iPhone passcode hacked by security researcher
A security researcher found a way to hack into an updated iPhone using the brute force process of entering as many passcodes as possible.
Matthew Hickey, co-founder of cybersecurity firm Hacker House, discovered that by connecting the iPhone to a computer, hackers could bypass the device wipe feature from activating, according to a report by ZDNet.
iPhones have a “secure enclave” part that keeps track of how many wrong passcodes have been entered. After a certain number of tries, it wipes the device to protect the owner’s data.
Hickey stated that by having the iPhone connected to a computer, an interrupt request function gets triggered, which prioritizes every action coming from the connection over anything happening on the device.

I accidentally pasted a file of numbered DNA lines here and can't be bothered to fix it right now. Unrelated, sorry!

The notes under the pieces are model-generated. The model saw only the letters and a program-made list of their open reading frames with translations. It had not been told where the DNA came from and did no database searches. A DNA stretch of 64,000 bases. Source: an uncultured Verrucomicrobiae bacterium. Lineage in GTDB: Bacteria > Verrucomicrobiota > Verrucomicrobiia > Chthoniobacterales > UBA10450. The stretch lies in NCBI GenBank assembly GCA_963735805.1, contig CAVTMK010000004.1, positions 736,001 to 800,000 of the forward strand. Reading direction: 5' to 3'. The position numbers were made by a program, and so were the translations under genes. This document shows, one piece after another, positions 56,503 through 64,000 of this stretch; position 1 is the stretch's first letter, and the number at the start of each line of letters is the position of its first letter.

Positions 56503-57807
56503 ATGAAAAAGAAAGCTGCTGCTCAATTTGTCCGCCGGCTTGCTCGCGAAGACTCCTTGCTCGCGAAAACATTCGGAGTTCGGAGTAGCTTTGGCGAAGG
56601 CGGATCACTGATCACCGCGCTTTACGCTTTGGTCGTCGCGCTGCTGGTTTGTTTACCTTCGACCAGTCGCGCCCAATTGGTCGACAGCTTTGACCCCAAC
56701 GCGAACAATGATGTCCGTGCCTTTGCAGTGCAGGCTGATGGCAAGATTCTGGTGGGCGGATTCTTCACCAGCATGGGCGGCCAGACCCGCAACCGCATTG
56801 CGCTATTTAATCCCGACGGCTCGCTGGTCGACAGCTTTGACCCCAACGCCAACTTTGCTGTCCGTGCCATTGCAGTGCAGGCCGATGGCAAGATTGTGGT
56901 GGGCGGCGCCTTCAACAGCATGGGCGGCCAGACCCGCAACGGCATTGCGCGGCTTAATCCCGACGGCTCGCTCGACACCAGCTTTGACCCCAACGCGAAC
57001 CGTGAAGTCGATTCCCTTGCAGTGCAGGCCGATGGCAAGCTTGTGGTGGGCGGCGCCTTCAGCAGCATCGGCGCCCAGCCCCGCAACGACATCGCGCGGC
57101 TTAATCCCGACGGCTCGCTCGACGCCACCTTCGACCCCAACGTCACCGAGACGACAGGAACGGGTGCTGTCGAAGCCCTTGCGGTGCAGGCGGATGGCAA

He then sent a long string of possible passcodes numbered from 0000 to 9999 without spaces. The lack of spaces prevents the system from taking a break and allows all the thousands of tries to be processed. Hickey uploaded a video on Vimeo to demonstrate his discovery. The downside to this method lies in its speed.
Each passcode gets processed for around three to five seconds. A hundred four-digit passcodes would take around an hour. Six-digit passcodes, the default for iOS 11, would take weeks to crack.
On the other hand, this kind of attack may loose its effectiveness when iOS 12 rolls out. iOS 12 includes a feature called USB Restricted Mode, which limits the use of cables as purely for charging. Alfred Bayle /ra
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